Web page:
Synopsis: In early 18th century England, a frail Queen Anne (Colman) occupies the throne, and her close friend Lady Sarah (Weisz) governs the country in her stead. When a new servant Abigail (Stone) arrives, her charm endears her to Sarah.
Additional Thoughts: “The Favourite” is the Opening Night film for NY, but is not listed as their premiere. It seems we will have a lot of royal period piece films (oh, joy!) this year, as Lanthimos’ film will have Josie Rourke’s “Mary Queen of Scots” as a lordly companion piece this season. While the former stars Emma Stone and Rachel Weisz, the other will match Margot Robbie and Saoirse Ronan on the silver screen. It will be exciting to see what pair of fantastic actresses stands out in the Oscar race, if not the entire foursome. The Academy has also proven to be suckers for the visual feast that period pieces tend to offer up, so the potential is high that these films square off all season in Production Design, Makeup, Costume Design, and Cinematography as well.
Directed by: Yann Demange
Starring: Matthew McConaughey, Jennifer Jason Leigh, Eddie Marsan, Bruce Dern, Piper Laurie, Rory Cochrane, and Bel Powley
Synopsis: The story of teenager Richard Wershe Jr., who became an undercover informant for the FBI during the 1980s and was ultimately arrested for drug-trafficking and sentenced to life in prison.
Additional Thoughts: DeMange brought his debut film, “’71,” here before in 2014, so it is entirely possible he brings his sophomore effort through the same route. McConaughey looks to be in prime form, here, so a campaign is likely to arise for the Oscar-winning actor (“Dallas Buyer’s Club”) if all the stars align. The same may be possible for newcomer Richie Merritt, who, based on the trailer, has the potential to tear up the screen in his inaugural role.
Directed by: Mike Leigh
Starring: Rory Kinnear, Maxine Peake, and Pearce Quigley
Synopsis: The story of the 1819 Peterloo Massacre where British forces attacked a peaceful pro-democracy rally in Manchester.
Additional Thoughts: Mike Leigh has brought films to the fest before, including “Mr. Turner,” (2014), most recently, as well as my personal favorite of his, “Another Year” (2010). The track record is there, as well as the same type of awards-driven possibilities that are mentioned above for “The Favourite.”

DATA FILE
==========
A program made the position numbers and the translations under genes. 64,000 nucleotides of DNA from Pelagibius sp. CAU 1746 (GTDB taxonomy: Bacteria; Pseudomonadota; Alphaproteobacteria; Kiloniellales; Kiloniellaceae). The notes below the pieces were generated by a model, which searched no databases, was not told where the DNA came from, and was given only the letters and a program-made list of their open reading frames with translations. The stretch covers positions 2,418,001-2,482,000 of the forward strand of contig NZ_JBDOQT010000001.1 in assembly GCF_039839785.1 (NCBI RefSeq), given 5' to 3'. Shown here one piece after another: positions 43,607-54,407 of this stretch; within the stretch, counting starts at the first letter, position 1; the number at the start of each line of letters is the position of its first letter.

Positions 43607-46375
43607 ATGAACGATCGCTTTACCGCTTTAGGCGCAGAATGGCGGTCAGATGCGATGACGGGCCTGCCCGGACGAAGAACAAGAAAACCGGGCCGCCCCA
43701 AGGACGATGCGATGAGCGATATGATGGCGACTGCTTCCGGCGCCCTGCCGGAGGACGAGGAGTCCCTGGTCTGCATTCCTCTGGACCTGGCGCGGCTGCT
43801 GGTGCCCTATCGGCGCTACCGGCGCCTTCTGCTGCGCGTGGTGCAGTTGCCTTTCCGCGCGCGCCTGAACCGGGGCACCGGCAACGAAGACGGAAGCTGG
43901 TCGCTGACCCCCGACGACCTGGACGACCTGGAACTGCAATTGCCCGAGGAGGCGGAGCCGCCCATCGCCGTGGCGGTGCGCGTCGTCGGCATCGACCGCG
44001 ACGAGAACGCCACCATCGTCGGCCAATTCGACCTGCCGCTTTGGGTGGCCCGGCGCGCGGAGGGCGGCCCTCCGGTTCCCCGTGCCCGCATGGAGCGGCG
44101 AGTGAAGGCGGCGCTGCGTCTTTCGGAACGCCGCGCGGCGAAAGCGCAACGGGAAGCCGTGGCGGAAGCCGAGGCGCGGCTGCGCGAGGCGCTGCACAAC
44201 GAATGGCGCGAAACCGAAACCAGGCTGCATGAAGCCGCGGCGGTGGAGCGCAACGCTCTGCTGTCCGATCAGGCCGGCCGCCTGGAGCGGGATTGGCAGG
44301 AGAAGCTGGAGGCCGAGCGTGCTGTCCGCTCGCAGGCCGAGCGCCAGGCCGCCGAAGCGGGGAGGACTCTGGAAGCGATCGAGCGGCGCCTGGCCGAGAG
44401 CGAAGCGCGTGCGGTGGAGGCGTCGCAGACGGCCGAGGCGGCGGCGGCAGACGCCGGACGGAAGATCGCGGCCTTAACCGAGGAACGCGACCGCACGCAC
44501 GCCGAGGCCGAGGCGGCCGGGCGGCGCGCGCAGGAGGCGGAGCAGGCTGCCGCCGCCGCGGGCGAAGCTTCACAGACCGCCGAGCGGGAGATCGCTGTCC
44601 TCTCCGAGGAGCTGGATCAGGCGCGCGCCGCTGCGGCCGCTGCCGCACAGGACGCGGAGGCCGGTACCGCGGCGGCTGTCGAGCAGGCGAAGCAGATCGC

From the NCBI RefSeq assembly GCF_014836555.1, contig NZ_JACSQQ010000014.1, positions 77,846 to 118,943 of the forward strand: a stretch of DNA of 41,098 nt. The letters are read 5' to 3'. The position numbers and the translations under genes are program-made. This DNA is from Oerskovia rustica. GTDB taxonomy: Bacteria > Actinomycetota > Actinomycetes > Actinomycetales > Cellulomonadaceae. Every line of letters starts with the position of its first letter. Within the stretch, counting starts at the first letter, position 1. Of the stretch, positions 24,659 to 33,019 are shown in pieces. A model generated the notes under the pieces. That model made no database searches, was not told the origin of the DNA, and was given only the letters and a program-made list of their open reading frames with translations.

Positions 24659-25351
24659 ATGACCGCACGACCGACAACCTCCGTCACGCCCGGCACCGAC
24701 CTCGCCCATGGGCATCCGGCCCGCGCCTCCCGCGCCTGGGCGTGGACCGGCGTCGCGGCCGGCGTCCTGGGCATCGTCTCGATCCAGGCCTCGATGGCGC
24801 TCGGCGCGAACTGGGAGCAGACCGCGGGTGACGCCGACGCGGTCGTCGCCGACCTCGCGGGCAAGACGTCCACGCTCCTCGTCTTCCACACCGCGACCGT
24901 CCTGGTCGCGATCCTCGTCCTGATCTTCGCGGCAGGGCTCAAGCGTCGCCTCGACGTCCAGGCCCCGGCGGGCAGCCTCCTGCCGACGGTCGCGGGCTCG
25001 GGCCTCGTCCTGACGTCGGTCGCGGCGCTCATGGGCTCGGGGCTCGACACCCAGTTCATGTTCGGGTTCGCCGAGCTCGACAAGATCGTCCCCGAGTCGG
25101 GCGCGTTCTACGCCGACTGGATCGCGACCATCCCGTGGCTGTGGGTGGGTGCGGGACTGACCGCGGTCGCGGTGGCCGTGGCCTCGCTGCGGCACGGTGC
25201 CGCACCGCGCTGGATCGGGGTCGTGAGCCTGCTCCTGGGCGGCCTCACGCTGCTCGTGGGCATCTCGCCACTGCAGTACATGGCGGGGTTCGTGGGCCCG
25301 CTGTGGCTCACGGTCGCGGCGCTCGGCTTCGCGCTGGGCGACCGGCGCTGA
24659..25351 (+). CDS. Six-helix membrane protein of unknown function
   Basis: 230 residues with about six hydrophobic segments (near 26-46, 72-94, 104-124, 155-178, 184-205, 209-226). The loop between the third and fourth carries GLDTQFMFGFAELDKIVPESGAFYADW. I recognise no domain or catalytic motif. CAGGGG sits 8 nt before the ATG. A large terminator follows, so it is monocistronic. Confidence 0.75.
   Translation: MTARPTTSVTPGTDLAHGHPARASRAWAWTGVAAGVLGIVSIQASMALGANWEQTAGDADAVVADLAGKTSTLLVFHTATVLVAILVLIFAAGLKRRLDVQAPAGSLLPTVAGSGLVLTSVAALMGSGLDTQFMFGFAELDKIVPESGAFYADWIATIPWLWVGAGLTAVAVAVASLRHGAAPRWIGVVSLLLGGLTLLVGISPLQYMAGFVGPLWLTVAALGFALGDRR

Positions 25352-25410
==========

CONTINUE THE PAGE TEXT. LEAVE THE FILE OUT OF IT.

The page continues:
Directed by: Adam McKay
Starring: Amy Adams, Steve Carell, Christian Bale, Bill Pullman, Sam Rockwell, Cailee Spaeny, Alison Pill, Tyler Perry, Eddie Marsan, Lily Rabe, and Bill Camp
Synopsis: The story of Dick Cheney, the most powerful Vice President in history, and how his policies changed the world as we know it.
Additional Thoughts: This is my sleeper pick for the fest. In the same vein as something along the lines of “Steve Jobs” (2015), perhaps. Make of that what you will, but it feels like Telluride needs a heavy-hitter like this in its lineup this year, since a lot of the more prestige-labeled films are premiering at Toronto, or skipping Telluride after premiering at Venice. If Annapurna, who brought “Foxcatcher” to Telluride in 2014, wants to get in on the action, this might be the best bet. Just a hunch.
Directed by: Hirokazu Koreeda
Starring: Lily Franky, Kirin Kiki, and Yoko Moriguchi
Synopsis: A family of small-time crooks takes in a child they find on the street.
Additional Thoughts: Toronto verbiage. “Shoplifters” bowed in Cannes, and is likely to be highly sought out as the trendy Foreign Language contender following its Palme d’Or win overseas. I expect it to land here as it continues its charge toward Oscar.
Well, that’s a wrap on the preview. Stay tuned, folks. The rumors and speculation are sure to uncover new surprises over the further weeks.